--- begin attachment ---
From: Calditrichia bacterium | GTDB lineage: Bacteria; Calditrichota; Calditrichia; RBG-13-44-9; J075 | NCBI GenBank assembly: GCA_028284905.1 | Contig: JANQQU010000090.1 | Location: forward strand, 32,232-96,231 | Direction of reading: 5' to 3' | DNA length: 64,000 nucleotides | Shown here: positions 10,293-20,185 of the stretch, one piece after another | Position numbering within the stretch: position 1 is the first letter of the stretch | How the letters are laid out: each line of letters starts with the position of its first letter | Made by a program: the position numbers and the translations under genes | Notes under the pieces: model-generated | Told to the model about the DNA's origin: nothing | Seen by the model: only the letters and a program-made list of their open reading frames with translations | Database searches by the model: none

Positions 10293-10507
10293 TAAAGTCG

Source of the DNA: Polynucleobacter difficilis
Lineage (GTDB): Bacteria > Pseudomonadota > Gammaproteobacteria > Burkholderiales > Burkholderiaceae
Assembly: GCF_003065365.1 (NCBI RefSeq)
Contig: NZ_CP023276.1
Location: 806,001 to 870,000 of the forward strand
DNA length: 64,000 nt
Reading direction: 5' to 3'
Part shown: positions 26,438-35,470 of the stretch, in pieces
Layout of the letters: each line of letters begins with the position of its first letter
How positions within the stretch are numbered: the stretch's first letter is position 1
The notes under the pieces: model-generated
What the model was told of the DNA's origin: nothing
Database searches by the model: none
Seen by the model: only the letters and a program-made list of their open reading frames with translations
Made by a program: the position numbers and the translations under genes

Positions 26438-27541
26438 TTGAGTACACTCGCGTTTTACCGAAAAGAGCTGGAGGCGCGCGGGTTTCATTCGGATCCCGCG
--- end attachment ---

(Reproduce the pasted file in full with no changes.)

From: Calditrichia bacterium | GTDB lineage: Bacteria; Calditrichota; Calditrichia; RBG-13-44-9; J075 | NCBI GenBank assembly: GCA_028284905.1 | Contig: JANQQU010000090.1 | Location: forward strand, 32,232-96,231 | Direction of reading: 5' to 3' | DNA length: 64,000 nucleotides | Shown here: positions 10,293-20,185 of the stretch, one piece after another | Position numbering within the stretch: position 1 is the first letter of the stretch | How the letters are laid out: each line of letters starts with the position of its first letter | Made by a program: the position numbers and the translations under genes | Notes under the pieces: model-generated | Told to the model about the DNA's origin: nothing | Seen by the model: only the letters and a program-made list of their open reading frames with translations | Database searches by the model: none

Positions 10293-10507
10293 TAAAGTCG

Source of the DNA: Polynucleobacter difficilis
Lineage (GTDB): Bacteria > Pseudomonadota > Gammaproteobacteria > Burkholderiales > Burkholderiaceae
Assembly: GCF_003065365.1 (NCBI RefSeq)
Contig: NZ_CP023276.1
Location: 806,001 to 870,000 of the forward strand
DNA length: 64,000 nt
Reading direction: 5' to 3'
Part shown: positions 26,438-35,470 of the stretch, in pieces
Layout of the letters: each line of letters begins with the position of its first letter
How positions within the stretch are numbered: the stretch's first letter is position 1
The notes under the pieces: model-generated
What the model was told of the DNA's origin: nothing
Database searches by the model: none
Seen by the model: only the letters and a program-made list of their open reading frames with translations
Made by a program: the position numbers and the translations under genes

Positions 26438-27541
26438 TTGAGTACACTCGCGTTTTACCGAAAAGAGCTGGAGGCGCGCGGGTTTCATTCGGATCCCGCG